for x in                                                     : # this is what we iterate over

 q=list(s.lower()) # we want to convert our string to lowercase, but we also want it as a list of characters because str doesn't have a remove function.

 if T(list(x),q)*100>=t: # decide if the element of the set matches the threshold
                        print''.join([w,w.upper()][q.count(w)and not q.remove(w)]for w in x) # it does; now we print the correct output
                                     [w,w.upper()]                               for w in x) # consider both the lower/uppercase versions of the char in the string
                                                  [q.count(w)and not q.remove(w)]            # if w appears at least once in the target string, we remove it from the target string, and do a logical negation on the None, resulting in True ie 1, so we choose uppercase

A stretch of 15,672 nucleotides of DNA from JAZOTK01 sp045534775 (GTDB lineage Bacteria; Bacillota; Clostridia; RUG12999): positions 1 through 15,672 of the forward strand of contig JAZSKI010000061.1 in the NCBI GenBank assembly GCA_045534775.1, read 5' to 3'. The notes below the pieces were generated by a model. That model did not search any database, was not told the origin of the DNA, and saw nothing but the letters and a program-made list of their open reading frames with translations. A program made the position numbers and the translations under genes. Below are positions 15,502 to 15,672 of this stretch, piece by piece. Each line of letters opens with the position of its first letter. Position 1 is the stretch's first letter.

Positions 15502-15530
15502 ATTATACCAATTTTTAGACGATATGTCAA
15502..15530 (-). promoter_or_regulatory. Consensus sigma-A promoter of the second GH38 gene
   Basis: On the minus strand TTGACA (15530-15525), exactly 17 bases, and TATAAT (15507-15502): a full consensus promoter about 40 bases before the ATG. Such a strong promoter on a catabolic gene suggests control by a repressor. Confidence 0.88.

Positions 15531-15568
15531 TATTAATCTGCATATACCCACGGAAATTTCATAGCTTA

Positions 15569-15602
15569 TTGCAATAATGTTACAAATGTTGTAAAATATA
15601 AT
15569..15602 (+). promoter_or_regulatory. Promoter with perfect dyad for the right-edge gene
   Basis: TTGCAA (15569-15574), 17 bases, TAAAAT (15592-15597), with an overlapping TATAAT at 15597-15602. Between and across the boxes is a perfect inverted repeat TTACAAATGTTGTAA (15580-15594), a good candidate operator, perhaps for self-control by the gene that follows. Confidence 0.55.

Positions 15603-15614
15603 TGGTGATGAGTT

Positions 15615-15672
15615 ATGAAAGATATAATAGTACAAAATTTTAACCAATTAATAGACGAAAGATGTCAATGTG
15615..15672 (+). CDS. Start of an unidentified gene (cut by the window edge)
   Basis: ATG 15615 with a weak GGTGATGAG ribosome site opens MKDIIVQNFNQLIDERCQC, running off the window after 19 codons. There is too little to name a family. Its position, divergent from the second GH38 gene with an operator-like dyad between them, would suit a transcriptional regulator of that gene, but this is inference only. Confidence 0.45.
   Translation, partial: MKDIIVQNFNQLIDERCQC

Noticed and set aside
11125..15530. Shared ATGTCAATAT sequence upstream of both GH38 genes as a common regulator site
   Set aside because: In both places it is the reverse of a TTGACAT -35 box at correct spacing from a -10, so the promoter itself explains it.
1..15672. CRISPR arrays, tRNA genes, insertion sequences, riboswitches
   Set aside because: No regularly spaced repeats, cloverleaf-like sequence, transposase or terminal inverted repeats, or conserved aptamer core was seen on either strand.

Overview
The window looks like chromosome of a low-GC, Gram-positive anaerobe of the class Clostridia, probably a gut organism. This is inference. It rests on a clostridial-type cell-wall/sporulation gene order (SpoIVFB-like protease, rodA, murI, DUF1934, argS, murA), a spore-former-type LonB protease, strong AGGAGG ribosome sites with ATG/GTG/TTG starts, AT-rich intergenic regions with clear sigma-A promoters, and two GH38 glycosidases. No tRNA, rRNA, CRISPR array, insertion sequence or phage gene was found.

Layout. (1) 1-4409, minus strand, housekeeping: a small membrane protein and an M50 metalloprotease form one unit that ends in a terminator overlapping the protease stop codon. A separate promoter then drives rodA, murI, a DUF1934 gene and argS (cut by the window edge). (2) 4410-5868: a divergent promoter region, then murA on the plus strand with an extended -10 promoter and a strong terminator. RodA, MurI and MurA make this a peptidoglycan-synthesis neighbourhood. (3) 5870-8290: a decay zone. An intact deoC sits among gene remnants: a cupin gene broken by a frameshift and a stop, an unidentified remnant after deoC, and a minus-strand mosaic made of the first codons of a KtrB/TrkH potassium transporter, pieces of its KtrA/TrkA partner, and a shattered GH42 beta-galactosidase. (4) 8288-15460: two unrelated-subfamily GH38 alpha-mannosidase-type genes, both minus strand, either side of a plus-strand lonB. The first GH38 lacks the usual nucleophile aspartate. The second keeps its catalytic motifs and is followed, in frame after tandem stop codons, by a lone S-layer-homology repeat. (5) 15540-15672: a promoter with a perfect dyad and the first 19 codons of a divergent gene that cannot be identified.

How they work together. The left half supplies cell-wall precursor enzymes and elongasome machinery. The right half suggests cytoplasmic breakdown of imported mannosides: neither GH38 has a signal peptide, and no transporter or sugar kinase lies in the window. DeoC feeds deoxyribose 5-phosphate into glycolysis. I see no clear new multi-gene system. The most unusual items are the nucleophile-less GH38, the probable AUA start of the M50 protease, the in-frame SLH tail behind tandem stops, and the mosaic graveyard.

''.join(                                                      ) # join these elements back into a string
                        print                                                                # print the result
  • \$\begingroup\$ Do you use a round function for the threshold? 90% * 11 = 9,9. So 10 characters must be present in input and anagram, so you can change only one letter. Did you count the space as a character? For example in EXPLAIN TOrN you have 2 differences: space and r. \$\endgroup\$ – A.L Oct 26 '14 at 20:46
  • 1
    \$\begingroup\$ @A.L That might be my problem; I was under the impression spaces were to be stripped before putting it into the SI. \$\endgroup\$ – Justin Oct 26 '14 at 20:47